Close contemporaries of Carlos Chávez, Richard Rodgers (1902–79) and Oscar Hammerstein II (1895–1960) were also concerned with the forging of a new relationship between popular music and national identity. Working within the authentically homegrown art form of musical theater, their first collaboration, Oklahoma! (1943), is set in the Territory of Oklahoma during the years before statehood, exploring American cultural identity through her frontier roots. Like Green Grow the Lilacs, the play on which it was based, Oklahoma! combines a sunny romance with the darker story of a community rising up against a reviled outsider. These strands are bound together by Rodgers’s exuberant and complex score, which, besides the title song, includes such favorite numbers as “Oh, What a Beautiful Mornin’,” and “The Surrey with the Fringe on Top.” When it premiered in 1943, Oklahoma! changed the course of musical theater, and won Rodgers and Hammerstein the 1944 Pulitzer Prize. Bard’s boldly intimate chamber production, where audience and performers will come together in the round to break bread and experience this story of a young nation forming its identity, will be mounted in the LUMA Theater in 25 performances between June 25 and July 19, under the direction of Daniel Fish, whose credits include the Royal Shakespeare Company and Opera Philadelphia. It was at SummerScape 2005 that Fish premiered his staging of Clifford Odets’s Rocket to the Moon, which subsequently impressed the New York Times as “heartfelt, freshly conceived, and rich in moments that illuminate the tenderness of Odets’s vision.”


Bard’s theatrical track record is a stellar one. Last season, in response to the festival’s world premiere theater production Love in the Wars, an adaptation of Heinrich von Kleist’s Penthesilea by the Booker Prize-winning novelist John Banville, New York Arts declared: “Bard summer drama has been consistently of the highest order over the years.”


Performance-installation: Everything by my side

The festival continues with an outdoor performance and installation created by contemporary Argentinean theater maker and visual artist Fernando RubioEverything by my side takes place in seven pristine white beds ranged under the trees in the beautiful landscape outside the Fisher Center, where audience members individually experience a quiet and dreamlike performance that evokes vivid childhood memories. A meditation on loneliness, intimacy, and the shifting boundaries between public and private, Rubio’s creation has already won praise in multiple cities around the world; depicting it as “seven little islands of intimacy,” the New York Times counseled: “If you can, give it a try.” SummerScape’s seven open-air performances take place between July 9 and 12, under the trees on the Fisher Center lawn.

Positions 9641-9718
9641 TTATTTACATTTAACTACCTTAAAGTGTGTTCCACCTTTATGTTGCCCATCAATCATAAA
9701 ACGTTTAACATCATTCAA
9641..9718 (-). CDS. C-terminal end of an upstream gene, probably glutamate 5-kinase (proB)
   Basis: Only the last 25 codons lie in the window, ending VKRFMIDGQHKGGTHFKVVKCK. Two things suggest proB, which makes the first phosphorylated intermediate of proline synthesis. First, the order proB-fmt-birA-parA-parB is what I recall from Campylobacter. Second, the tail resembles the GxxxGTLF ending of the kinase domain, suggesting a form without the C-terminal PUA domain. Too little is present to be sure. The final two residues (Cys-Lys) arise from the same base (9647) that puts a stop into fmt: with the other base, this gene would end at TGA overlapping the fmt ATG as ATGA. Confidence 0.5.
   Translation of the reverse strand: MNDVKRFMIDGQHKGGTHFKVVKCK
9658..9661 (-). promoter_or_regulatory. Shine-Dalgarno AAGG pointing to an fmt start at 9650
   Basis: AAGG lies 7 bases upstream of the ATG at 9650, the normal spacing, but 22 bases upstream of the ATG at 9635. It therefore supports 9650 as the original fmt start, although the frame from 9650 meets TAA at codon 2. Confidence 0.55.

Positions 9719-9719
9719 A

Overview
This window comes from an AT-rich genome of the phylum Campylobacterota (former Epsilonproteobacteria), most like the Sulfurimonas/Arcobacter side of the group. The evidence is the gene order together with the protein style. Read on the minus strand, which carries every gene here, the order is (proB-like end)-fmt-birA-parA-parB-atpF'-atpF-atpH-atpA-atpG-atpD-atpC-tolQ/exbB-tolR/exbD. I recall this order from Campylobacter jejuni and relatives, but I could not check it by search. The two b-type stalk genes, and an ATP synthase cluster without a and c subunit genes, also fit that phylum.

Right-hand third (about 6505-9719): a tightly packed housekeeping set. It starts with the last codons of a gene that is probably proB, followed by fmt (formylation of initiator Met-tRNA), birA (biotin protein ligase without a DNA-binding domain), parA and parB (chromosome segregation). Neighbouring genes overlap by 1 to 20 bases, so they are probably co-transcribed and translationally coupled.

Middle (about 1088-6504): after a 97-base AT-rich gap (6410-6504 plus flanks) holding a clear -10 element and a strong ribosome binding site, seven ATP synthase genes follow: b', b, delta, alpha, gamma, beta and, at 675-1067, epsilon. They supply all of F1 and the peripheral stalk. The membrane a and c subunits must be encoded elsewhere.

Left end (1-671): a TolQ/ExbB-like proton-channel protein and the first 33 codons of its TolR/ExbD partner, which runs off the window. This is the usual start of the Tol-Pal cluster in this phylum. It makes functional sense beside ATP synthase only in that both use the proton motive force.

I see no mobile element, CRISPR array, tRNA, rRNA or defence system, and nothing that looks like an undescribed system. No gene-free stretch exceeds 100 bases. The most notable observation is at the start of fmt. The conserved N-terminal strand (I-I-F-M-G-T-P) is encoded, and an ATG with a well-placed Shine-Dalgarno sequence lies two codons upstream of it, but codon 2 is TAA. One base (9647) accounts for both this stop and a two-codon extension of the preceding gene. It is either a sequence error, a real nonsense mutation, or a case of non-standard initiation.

Dance: Pam Tanowitz Dance & FLUX Quartet

New York’s Pam Tanowitz Dance comes to SummerScape for the first time this season, with the choreography of Bessie Award-winner Pam Tanowitz, a “clear-sighted postmodernist” (New Yorker) who incorporates classical ballet steps into her highly original dances. In two performances on June 27 and 28, Tanowitz will premiere new works created for the occasion, including a suite of en pointe solos set to the music of Carlos Chávez and danced by Tony Award-nominee and former American Ballet Theatre principal Ashley Tuttle. The program also showcases Heaven on One’s Head (2014), a virtuosic work set to the string quartets of Conlon Nancarrow, a contemporary of Chávez who relocated from New York to Mexico. These will be performed live by the FLUX Quartet, which “has brought a new renaissance to string quartet music” (Village Voice). Calling Tanowitz “the wittiest choreographer since Mark Morris,” the New York Times observes: “The dance steps, phrases and constructions by the choreographer Pam Tanowitz are among the finest being made anywhere today.”


SummerScape has featured significant dance performances each summer since 2005. After the return of the Trisha Brown Dance Company during its farewell tour last season, Deborah Jowitt marveled: “I’ve loved Brown’s mind, her playfulness, her wit, her daring formal innovations, and her agile, fluent self in motion ever since the late 1960s. … This is a diligent community of equals, of magnificent dancers working together” (ArtsJournal).


Film series: “Reinventing Mexico”